There were several dozen of us women taking work home, most of us looking for a way to be  with our kids and still bring in some cash. I spent endless hours at my kitchen table, doing various stages of construction of these pieces, while my sons took naps, ate lunch, started school, got on and off buses. (The table a heap of rice paper strips, wheat paste, paper towels, scissored-lengths of aluminum foil and my toirtoiseshell cat named Alice who liked to sleep in a box in the middle of it all.)

It was nit-picky work, with zero margin of error. A piece not up to snuff at the weekly check-in clanged into the garbage can with a dismissive sweep of the hand by the supervisor, and the garbage can did not equal dollars. Standards were standards, and when your paycheck depended on the quality of your work, you did it right. It was often grueling, but it allowed me to be home for my kids. And that was enough.

Some time in the late 1990's, the business owner laid off all her piece-workers after a successful foray into offshoring; production moved to China. The owner and her partner moved to Carmel-by-the-Sea, in California. My piece-work career thudded to a halt. Alas. (No tears shed.)

I was reminded of all this today when dealing with quality-control issues at work. My role tends to lean to the bad-cop side of things, as I'm the person final-checking each piece of glass prior to shipping. Some days roll along smoothly, no bumps, no cracks. Today repeatedly tried my patience, with several hours spent fixing other people's sloppiness. The back door was (repeatedly) left open (it's c-c-c-c-cold outside), and when I forcefully pushed it closed, I inadvertently squeezed the cat's paw, resulting in a a feline shriek of epic volume. I felt as if I'd committed a diabolical and intentional act of violence. The cat skulked off to the farthest corner and disappeared in the back of a closet under bags and boxes. I slunk back to my chair and continued the fixing, repairing, repainting, waiting for the day to end.

Meanwhile there was a small typhoon brewing which resulted in a spectacular display of emotion from Someone Else. The boss and I managed to keep our wits together and modeled a united front, with only one outburst of complete indignation (from me).

I shall not disclose more, except that I was reminded of the many jobs I've had where I was given a task to do, and I had to do it correctly, period. No arguing, no questioning, and, especially, no tears. I couldn't stop thinking of the paper-maché fairies I used to make by the dozen, how the angle of the chin required the precision of the width of a single millimeter.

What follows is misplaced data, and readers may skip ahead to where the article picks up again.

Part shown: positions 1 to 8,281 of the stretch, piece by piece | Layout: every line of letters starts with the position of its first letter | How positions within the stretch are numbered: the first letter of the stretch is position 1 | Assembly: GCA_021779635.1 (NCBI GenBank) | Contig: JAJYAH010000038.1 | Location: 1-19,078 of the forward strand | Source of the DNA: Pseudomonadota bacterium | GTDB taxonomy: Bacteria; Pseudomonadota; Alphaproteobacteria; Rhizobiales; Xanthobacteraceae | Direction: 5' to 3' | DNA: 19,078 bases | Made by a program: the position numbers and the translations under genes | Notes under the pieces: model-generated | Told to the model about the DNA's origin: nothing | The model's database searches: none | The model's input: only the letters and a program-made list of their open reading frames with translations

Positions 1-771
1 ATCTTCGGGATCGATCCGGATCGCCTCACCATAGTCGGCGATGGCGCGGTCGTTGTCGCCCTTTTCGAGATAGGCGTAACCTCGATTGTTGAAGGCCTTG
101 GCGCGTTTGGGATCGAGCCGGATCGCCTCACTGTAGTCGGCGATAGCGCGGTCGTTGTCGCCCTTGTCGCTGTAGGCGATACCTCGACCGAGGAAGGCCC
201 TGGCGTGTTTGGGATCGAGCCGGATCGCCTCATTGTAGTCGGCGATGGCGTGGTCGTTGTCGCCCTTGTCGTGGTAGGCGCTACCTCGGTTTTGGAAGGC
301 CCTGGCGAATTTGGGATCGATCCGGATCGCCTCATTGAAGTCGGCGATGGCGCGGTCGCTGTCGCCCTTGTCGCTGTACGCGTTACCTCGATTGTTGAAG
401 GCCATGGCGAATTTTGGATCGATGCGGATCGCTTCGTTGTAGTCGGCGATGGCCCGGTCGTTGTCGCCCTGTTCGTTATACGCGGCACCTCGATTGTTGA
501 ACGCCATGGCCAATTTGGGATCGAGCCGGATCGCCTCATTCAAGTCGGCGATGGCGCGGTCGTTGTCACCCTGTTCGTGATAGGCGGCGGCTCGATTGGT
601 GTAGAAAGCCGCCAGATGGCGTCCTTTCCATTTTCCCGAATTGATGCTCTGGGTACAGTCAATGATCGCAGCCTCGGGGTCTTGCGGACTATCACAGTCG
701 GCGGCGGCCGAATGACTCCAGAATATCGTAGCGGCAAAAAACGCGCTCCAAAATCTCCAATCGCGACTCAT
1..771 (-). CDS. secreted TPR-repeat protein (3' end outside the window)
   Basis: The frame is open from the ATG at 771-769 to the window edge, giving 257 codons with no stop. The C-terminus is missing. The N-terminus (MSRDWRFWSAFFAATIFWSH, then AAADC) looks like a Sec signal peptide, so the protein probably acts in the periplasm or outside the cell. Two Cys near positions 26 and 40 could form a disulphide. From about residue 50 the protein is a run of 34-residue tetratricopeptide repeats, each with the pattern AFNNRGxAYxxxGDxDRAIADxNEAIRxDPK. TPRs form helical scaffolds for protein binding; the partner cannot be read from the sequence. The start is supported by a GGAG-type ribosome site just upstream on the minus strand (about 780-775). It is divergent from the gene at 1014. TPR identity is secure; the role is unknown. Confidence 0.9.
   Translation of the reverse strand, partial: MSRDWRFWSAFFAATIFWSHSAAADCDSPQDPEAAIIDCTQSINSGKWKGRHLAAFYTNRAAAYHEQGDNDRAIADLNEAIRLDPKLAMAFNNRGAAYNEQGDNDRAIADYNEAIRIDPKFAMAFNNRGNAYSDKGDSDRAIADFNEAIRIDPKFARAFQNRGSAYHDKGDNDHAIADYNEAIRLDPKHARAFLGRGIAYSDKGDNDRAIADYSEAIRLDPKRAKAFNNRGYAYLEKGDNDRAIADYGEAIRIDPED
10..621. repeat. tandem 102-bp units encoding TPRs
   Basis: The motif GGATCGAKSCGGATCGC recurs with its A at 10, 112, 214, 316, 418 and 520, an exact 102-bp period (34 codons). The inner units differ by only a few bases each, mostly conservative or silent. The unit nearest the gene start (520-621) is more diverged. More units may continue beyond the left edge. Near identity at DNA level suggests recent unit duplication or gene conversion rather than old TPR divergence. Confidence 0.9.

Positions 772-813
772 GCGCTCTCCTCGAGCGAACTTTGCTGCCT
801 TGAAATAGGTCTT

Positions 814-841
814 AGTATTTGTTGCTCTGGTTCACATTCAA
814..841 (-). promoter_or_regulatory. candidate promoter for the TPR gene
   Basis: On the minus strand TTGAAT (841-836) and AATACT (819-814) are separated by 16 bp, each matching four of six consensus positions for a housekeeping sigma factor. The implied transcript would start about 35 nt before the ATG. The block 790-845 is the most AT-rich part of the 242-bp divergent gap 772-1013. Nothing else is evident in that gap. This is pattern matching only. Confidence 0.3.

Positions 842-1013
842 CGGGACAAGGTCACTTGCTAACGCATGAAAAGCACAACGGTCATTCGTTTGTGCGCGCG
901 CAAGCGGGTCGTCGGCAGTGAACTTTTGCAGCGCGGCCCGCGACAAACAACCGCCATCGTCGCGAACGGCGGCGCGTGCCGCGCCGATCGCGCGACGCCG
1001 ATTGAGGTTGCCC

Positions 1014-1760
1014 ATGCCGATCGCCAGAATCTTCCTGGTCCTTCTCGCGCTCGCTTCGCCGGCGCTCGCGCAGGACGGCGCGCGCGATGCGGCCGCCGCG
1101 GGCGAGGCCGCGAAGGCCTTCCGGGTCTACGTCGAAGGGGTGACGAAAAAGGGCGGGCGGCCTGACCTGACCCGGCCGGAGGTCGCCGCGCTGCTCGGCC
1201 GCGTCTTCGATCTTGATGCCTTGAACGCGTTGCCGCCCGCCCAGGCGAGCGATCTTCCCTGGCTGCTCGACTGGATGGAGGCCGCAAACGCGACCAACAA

Mostly, I kept hearing that clang into the garbage can. And before long, that recalled-clang drowned out the sniffling and sighing that was going on beside me.

In a way, I'm thankful for the clang. I resented it fiercely back then, but the point was well-taken, sound effects and all.  And the larger lesson — do it right! — was the take-away from those years hand-sculpting rice-paper figurines, while my sons napped, the cat snored, and (mostly), no one cried.
The work got done, I got paid, everybody was happy.

But there was more to it — there was the necessity of releasing the ego. So easy to consider now, to look at the young and relatively-inexperienced with an air of disdainful impatience. Easier now, after-hours, with the perspective that only time and distance allows.

A part of me wants to suspend one of the imperfect glass vessels high above the garbage can, let it go at the perfect dramatic moment so that it ends its usefulness in a spectacular, gravity-driven crash.

I won't, of course.
But I'll keep this little fantasy tucked away close-by for quick reference.
Listen up:

Sunday, November 9, 2014

Vapor Trails

It was a family function, a wedding shower for my grand-niece, about 25 women packed into an overstuffed-furniture suburban living room, with all the various and complicated how-are-you-related conversations going on, some people that I've known for 40+ years, others more recent, and still others whom I'll probably never know.

One woman, a few years younger than me, the sister-in-law of my brother-in-law (and how that relates to me by definition is anyone's guess), sat on the next sofa over. We've never actually met, but I went to her husband's funeral two years ago, and know so many details of the decades of her late husband's leukemia, the two sons they raised, the struggle. She was engaged in an animated discussion with her sister-in-law, and from the gist of it (and from the size of the diamond on her left hand), it sounded like they were talking about a new husband.

I was only able to glean fragments of their conversation, but it was enough to get a read on the level of hope, of let's-do-life-over-while-there's-still-time gist of it. Boy do I get that — made my own stab at it a few years back. I know the space that opens up, that gapes in front of you, where you know you can take that leap if you dare to. She seemed to sit smack in the middle of it, stacking up various types of mid-life healthy successes.